Basic Ladder Safety
This is not meant to be an exhaustive article on the use of ladders, it's just a reminder of the most important things to remember when using one.
Surface : The ground on which the ladder is to be rested should be firm, and not slippery. I'd have thought both of these went without saying, but then again...
Level the ladder : Use of a ladder leveller is the best idea, but not everyone has one of those. Never use wooden wedges or a stone. Place a large piece of plywood (neither painted nor wet) under the ladder leg with the gap under it. Chock the board so it levels the ladder but, just as importantly, it's stable and isn't going to go anywhere.
Angle of the ladder : This should be about 70 degrees from the horizontal, a more practical check is the 4 up 1 out rule, e.g. if the top of the ladder is 8m from the ground, the base should be 2m out from the wall. Some ladders have a "ladder line" at the correct angle marked on the side.
Tie the ladder off : Tying a ladder off is time consuming, and, to be honest, most people don't bother. But it could save your life, or at least ensure you don't end up playing wheelchair basketball...... If it's done properly it not only makes using a ladder far safer, but it will give you much more confidence in its use. Instead of flexing and wobbling as you climb it the ladder will stay rock steady, like going up stairs, literally, try it and you'll see what I mean. And if you do over balance you can grab the ladder, and you won't experience that sickening feeling as it starts sliding...
The best way to tie off a ladder is with one of those small ratchet straps used for securing luggage or similar, but if you haven't got one of those anything which is reasonably strong (and capable of getting a fair bit of tension on the tie off) is better than nothing. If there isn't anything convenient to tie off to then screw an eye screw / eyebolt into the wall, one of these is included in all our Chimney or Wall install kits. It'll only leave a small hole when you remove it and you may, at some time in the future, want to use it again anyway. Loop the strap round a rung about half way up, then angle it downwards about 45 degrees because you don't want to just drag the bottom of the ladder in towards the wall. Do not put too much force on the strap because that'll just damage the ladder. All you want to do is take up any play in the ladder and ensure it doesn't move.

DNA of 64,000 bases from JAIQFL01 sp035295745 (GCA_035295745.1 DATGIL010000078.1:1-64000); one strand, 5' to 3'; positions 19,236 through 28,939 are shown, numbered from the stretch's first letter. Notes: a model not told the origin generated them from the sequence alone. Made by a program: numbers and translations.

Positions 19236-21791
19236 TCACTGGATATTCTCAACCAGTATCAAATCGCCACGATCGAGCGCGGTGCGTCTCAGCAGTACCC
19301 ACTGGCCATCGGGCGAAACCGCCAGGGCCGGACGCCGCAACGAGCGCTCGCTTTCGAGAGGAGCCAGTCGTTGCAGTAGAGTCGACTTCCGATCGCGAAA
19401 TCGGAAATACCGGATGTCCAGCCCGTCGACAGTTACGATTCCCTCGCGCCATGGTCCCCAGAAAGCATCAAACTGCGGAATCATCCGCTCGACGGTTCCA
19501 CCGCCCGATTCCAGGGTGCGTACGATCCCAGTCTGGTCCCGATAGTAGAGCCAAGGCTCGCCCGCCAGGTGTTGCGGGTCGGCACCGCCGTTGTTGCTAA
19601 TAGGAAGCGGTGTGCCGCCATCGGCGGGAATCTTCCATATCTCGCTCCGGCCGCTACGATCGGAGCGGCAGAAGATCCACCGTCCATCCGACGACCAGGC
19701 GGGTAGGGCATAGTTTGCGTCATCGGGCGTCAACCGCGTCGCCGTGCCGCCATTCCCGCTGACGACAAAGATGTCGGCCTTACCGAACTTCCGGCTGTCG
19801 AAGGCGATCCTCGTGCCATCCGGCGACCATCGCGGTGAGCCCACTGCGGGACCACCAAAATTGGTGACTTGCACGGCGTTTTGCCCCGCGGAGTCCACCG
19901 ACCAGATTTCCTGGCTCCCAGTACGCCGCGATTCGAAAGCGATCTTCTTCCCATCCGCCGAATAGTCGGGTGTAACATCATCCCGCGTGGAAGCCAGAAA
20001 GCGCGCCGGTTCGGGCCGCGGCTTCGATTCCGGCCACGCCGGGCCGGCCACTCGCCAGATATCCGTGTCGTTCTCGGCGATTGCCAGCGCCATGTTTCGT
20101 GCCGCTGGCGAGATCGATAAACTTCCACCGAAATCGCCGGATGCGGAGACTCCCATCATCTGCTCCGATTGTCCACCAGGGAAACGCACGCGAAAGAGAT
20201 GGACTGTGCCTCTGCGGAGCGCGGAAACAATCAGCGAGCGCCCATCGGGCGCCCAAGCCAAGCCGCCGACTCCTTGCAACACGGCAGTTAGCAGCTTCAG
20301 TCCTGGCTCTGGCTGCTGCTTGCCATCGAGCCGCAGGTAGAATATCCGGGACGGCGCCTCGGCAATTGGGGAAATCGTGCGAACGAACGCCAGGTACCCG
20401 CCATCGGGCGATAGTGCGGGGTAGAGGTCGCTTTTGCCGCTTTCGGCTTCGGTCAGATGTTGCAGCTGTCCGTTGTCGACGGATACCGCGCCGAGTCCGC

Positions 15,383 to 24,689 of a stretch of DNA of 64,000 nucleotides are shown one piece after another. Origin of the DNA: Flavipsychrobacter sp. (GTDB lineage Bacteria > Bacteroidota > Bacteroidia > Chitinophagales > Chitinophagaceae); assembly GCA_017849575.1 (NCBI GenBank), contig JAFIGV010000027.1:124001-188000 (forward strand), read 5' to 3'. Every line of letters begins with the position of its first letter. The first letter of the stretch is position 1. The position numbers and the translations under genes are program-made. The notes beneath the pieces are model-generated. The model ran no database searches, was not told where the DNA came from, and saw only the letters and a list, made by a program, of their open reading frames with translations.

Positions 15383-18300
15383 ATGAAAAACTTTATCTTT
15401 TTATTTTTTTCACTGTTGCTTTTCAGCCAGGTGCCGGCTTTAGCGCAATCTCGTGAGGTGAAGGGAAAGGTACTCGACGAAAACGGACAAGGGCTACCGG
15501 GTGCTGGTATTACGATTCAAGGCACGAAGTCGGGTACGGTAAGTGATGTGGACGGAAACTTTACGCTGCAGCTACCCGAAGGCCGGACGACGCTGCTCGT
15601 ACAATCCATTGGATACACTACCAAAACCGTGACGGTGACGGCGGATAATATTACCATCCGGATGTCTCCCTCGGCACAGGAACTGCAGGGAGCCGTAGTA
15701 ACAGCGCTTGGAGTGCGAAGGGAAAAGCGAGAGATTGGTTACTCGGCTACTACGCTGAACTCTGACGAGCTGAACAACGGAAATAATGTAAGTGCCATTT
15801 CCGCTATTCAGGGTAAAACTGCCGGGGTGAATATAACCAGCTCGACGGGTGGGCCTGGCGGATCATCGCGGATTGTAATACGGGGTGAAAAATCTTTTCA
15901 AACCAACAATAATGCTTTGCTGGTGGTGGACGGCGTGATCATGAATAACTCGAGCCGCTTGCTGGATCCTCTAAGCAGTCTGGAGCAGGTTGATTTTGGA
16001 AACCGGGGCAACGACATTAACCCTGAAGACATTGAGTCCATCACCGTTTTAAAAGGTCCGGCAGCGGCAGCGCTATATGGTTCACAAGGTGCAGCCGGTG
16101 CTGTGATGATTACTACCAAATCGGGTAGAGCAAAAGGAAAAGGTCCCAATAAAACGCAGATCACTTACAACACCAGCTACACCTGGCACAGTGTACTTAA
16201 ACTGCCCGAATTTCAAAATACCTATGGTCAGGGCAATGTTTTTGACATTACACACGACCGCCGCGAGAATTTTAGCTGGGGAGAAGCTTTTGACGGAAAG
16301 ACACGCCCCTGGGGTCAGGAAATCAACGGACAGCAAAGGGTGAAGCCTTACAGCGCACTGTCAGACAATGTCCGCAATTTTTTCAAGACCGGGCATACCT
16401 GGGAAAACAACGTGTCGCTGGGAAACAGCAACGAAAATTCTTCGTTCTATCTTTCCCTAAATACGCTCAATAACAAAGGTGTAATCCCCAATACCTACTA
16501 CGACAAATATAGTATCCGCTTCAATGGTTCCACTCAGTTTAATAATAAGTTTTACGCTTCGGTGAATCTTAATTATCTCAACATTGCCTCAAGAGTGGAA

If using a ladder in conjunction with a roof ladder always lash the two together at the point they meet at the edge of the roof. Apart from ensuring the ladder doesn't fall (and leave you embarrassingly stranded up on the roof! ) if you do fall down the roof you have at least got something to grab onto [i.e. the top of the ladder] which isn't going to move.
Don't over reach : Saying don't reach out to the side when using a ladder is obvious, but also pretty stupid, because for most jobs you have to. The thing is don't reach out too far, particularly if the ladder isn't tied off, which is another reason for tying it off in the first place.
Top of the ladder : This should be above the top of the wall, by a couple or three feet, this gives you something to hold onto as you climb onto the roof (or whatever), and also something to grab onto if you fall off the roof, so long as it's tied off, obviously.
To be honest it's very rare for aerial installers to ever fall off the roof, though it's not unknown. Just so long as you're careful it's pretty safe fitting the odd aerial. Compare it to driving (over the years you do it), now that is dangerous...